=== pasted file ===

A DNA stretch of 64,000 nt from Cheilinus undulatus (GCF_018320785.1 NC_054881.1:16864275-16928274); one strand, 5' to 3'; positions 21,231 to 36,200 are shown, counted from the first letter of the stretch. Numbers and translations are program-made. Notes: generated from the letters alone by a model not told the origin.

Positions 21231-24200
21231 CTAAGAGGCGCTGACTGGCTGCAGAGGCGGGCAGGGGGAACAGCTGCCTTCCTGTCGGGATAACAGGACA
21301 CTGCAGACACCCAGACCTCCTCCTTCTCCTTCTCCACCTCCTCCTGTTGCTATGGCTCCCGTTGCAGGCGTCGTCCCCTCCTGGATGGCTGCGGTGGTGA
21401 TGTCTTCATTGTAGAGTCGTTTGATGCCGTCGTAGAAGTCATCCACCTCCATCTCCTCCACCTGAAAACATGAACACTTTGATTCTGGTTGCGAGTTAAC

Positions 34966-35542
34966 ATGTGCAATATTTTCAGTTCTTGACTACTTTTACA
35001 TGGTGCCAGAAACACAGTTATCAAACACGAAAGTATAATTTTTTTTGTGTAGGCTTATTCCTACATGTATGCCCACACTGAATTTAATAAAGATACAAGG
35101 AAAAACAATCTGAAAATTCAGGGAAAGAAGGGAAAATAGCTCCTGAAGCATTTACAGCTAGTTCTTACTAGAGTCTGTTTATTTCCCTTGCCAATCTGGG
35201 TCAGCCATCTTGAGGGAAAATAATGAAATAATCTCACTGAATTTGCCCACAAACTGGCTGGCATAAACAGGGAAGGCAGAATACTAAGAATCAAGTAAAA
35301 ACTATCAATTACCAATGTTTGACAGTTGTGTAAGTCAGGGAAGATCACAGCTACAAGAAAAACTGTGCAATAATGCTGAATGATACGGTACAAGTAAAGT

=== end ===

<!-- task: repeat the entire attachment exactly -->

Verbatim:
A DNA stretch of 64,000 nt from Cheilinus undulatus (GCF_018320785.1 NC_054881.1:16864275-16928274); one strand, 5' to 3'; positions 21,231 to 36,200 are shown, counted from the first letter of the stretch. Numbers and translations are program-made. Notes: generated from the letters alone by a model not told the origin.

Positions 21231-24200
21231 CTAAGAGGCGCTGACTGGCTGCAGAGGCGGGCAGGGGGAACAGCTGCCTTCCTGTCGGGATAACAGGACA
21301 CTGCAGACACCCAGACCTCCTCCTTCTCCTTCTCCACCTCCTCCTGTTGCTATGGCTCCCGTTGCAGGCGTCGTCCCCTCCTGGATGGCTGCGGTGGTGA
21401 TGTCTTCATTGTAGAGTCGTTTGATGCCGTCGTAGAAGTCATCCACCTCCATCTCCTCCACCTGAAAACATGAACACTTTGATTCTGGTTGCGAGTTAAC

Positions 34966-35542
34966 ATGTGCAATATTTTCAGTTCTTGACTACTTTTACA
35001 TGGTGCCAGAAACACAGTTATCAAACACGAAAGTATAATTTTTTTTGTGTAGGCTTATTCCTACATGTATGCCCACACTGAATTTAATAAAGATACAAGG
35101 AAAAACAATCTGAAAATTCAGGGAAAGAAGGGAAAATAGCTCCTGAAGCATTTACAGCTAGTTCTTACTAGAGTCTGTTTATTTCCCTTGCCAATCTGGG
35201 TCAGCCATCTTGAGGGAAAATAATGAAATAATCTCACTGAATTTGCCCACAAACTGGCTGGCATAAACAGGGAAGGCAGAATACTAAGAATCAAGTAAAA
35301 ACTATCAATTACCAATGTTTGACAGTTGTGTAAGTCAGGGAAGATCACAGCTACAAGAAAAACTGTGCAATAATGCTGAATGATACGGTACAAGTAAAGT